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Jankovic Is an Odd Woman Out at Open

Serb's bizarre meltdown helps Henin-Hardenne win semifinal. Belgian will face Sharapova in final.

September 09, 2006|Lisa Dillman | Times Staff Writer

NEW YORK — Weird scores and weird windy spells dominated the women's semifinals at the U.S. Open on Friday.

But nothing was odder than Weird Jelena Jankovic.

The 21-year-old Serb had one of the more extraordinary meltdowns at a key moment in recent Grand Slam history. She was up a set and leading, 4-2, in the second against second-seeded Justine Henin-Hardenne and had a point for a 5-2 lead before unraveling after an argument with the chair umpire between serves.

After that, it all stopped making sense. Henin-Hardenne, who had been grabbing her sore back, seized the moment and won the final 10 games, defeating Jankovic, 4-6, 6-4, 6-0, on Friday.

"I came back from nowhere today," Henin-Hardenne said.

In tonight's final, she will play No. 3 Maria Sharapova, who upset No. 1 Amelie Mauresmo, 6-0, 4-6, 6-0. It will be Sharapova's first U.S. Open final, and her first final in a major since winning Wimbledon in 2004, and she did an admirable job of regaining focus after the second set.

"I knew the match wasn't over," she said. "It was equal. There's still another set to be played. I didn't think I played a bad second set. She just played a really good game to beat me. And if I could beat her 6-0 in the first, I could definitely do it again. There was no doubt in my mind."

Speaking of doubts, even the steely Henin-Hardenne, who will be playing in her fourth consecutive Slam final, had some. Her back was sore, her serve was landing all over the place -- 12 double faults in the first two sets -- and there was the free-swinging kid on the other side.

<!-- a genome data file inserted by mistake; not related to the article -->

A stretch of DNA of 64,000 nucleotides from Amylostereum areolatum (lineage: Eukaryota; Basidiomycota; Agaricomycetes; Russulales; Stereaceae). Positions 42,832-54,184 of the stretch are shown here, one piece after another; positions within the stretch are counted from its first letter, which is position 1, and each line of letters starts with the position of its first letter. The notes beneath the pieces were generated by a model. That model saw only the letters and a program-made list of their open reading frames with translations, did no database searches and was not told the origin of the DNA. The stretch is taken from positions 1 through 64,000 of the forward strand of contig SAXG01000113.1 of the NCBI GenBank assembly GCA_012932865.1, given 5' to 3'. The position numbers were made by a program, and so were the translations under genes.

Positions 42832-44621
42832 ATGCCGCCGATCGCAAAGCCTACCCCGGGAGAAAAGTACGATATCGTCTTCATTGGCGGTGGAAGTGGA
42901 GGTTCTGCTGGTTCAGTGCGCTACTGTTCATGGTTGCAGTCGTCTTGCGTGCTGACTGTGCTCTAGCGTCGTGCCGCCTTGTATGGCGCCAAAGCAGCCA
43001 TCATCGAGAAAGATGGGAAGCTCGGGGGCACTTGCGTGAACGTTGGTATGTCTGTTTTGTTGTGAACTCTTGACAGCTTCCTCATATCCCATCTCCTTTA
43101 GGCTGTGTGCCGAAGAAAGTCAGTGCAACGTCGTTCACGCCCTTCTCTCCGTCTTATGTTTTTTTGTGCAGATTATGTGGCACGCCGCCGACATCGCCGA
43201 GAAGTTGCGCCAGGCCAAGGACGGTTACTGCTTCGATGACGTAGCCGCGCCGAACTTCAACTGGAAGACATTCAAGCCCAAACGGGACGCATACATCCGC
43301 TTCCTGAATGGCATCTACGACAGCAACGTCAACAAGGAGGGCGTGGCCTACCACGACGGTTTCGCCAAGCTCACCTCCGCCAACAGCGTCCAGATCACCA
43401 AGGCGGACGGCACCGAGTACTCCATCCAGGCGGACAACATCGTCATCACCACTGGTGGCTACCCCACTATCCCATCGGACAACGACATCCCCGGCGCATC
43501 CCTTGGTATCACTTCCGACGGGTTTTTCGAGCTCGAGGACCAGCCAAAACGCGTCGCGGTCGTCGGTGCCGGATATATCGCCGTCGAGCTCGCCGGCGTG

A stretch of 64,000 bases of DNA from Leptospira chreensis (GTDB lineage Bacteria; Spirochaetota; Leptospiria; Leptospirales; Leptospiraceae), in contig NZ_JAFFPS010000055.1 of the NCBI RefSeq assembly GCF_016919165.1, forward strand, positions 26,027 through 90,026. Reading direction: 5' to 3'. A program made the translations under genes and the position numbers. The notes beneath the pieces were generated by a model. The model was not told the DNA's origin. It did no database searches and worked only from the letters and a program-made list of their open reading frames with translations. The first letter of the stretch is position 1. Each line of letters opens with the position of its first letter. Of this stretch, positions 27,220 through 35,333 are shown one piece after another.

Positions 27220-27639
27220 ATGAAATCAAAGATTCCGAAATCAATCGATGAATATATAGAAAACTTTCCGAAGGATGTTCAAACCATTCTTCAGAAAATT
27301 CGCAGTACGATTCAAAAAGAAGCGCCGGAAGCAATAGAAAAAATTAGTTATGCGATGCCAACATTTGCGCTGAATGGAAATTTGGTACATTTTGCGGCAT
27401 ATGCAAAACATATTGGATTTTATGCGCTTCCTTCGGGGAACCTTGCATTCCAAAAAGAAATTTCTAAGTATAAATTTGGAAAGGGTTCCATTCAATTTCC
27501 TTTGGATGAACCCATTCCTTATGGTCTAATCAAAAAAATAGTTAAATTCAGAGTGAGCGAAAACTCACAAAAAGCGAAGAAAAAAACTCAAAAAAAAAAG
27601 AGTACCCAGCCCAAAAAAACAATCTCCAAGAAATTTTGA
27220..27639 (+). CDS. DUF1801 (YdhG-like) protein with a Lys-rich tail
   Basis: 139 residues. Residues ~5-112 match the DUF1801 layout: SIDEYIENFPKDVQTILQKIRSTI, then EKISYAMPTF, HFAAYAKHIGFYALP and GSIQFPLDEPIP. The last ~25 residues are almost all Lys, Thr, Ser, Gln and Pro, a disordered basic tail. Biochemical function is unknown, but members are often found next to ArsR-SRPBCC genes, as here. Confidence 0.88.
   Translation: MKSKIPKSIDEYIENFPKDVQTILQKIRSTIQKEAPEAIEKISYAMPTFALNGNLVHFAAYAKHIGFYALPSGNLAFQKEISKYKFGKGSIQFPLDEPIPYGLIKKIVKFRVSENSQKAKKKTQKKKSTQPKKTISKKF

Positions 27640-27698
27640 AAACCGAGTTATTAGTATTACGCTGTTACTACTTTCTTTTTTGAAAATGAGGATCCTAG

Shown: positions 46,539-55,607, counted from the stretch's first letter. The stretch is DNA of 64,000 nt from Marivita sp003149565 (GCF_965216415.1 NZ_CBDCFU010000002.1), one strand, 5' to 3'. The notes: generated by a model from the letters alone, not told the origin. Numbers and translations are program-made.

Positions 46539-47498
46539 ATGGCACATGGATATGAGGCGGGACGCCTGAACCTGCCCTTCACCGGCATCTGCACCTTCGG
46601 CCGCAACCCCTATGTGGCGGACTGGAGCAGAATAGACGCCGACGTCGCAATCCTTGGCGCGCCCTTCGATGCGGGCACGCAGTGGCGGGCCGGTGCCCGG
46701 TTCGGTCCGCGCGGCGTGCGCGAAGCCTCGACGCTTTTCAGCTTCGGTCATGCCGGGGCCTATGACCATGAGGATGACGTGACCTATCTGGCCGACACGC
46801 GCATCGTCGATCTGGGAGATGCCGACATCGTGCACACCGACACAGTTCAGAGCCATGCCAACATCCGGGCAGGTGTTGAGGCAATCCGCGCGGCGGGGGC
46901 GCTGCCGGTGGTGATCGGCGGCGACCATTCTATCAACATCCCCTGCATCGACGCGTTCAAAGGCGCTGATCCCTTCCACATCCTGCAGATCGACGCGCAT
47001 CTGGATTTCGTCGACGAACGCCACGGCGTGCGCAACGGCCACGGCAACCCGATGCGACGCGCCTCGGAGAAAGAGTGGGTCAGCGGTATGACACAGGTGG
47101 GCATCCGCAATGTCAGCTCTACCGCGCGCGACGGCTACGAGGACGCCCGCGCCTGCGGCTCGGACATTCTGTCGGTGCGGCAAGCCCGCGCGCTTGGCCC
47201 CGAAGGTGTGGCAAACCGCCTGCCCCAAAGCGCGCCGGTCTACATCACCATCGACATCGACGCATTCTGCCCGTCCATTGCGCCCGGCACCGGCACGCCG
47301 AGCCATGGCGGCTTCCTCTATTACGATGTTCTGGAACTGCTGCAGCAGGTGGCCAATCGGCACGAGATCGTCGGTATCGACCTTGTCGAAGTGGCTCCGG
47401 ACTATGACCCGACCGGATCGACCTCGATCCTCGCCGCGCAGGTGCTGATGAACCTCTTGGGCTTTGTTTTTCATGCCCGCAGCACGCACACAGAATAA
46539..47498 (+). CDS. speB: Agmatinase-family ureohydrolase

Jankovic was especially fearless, hitting her formidable backhand for winners down the line and crosscourt. No wonder Henin-Hardenne was clutching her back. Oddly, Jankovic had been the one with the bigger injury question, hurting her back in practice Wednesday and unable to bend over to tie her shoes.

But Jankovic's smiles and joie de vivre slipped away in the sixth game of the second set, replaced by anger in the seventh and desperation and futility after that. She had been jawing at chair umpire Enric Molina of Spain about the instant replay system, saying: "I can't challenge 10 times." The tension hit another level at 4-2, 40-30, when she argued with him between serves and double-faulted. Two points later, Henin-Hardenne had the break and the youngster self-destructed and would not win another game.

Her anger carried into the interview room. She said Molina "has to do his job. ... If he saw the ball out, he has to make a correction. Why does he always leave it to the players to challenge? We only have two challenges [per set], then it's 50-50. You cannot waste them. Then when it's big points, what are you going to do?"

Jankovic took aim at Henin-Hardenne.

"She was acting like she had the pain in her back, and she was like trying to start me thinking or something," Jankovic said. "Because I was looking at her, and she was, 'Oh, I have pain in my back.' Or whatever she was doing. That's the time when she was losing. Then when she's winning, all of a sudden, she's hitting the biggest serves ever and all that. I'm like, 'Now your back doesn't hurt?' "

Jankovic continued her riff and suddenly stopped and laughed, saying: "No comment."

Apparently, she'd said enough.

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lisa.dillman@latimes.com

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(BEGIN TEXT OF INFOBOX)

Head to head

How today's finalists in the U.S. Open women's singles championships have fared in previous meetings:

JUSTINE HENIN-HARDENNE (2) vs. MARIA SHARAPOVA (3)

Henin-Hardenne leads, 4-1

*--* Year Tournament Surface Round Winner 2005 Miami hard-outdoor Quarters Sharapova, 6-1, 6-7 (6), 6-2. 2005 Berlin Open clay-outdoor Quarters Henin-Hardenne, 6-2, 6-4. 2005 French Open clay-outdoor Quarters Henin-Hardenne, 6-4, 6-2. 2005 Australian Open hard-outdoor Semis Henin-Hardenne, 4-6, 6-1, 6-4. 2006 Dubai hard-outdoor Final Henin-Hardenne, 7-5, 6-2.

*--*

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Source: Associated Press

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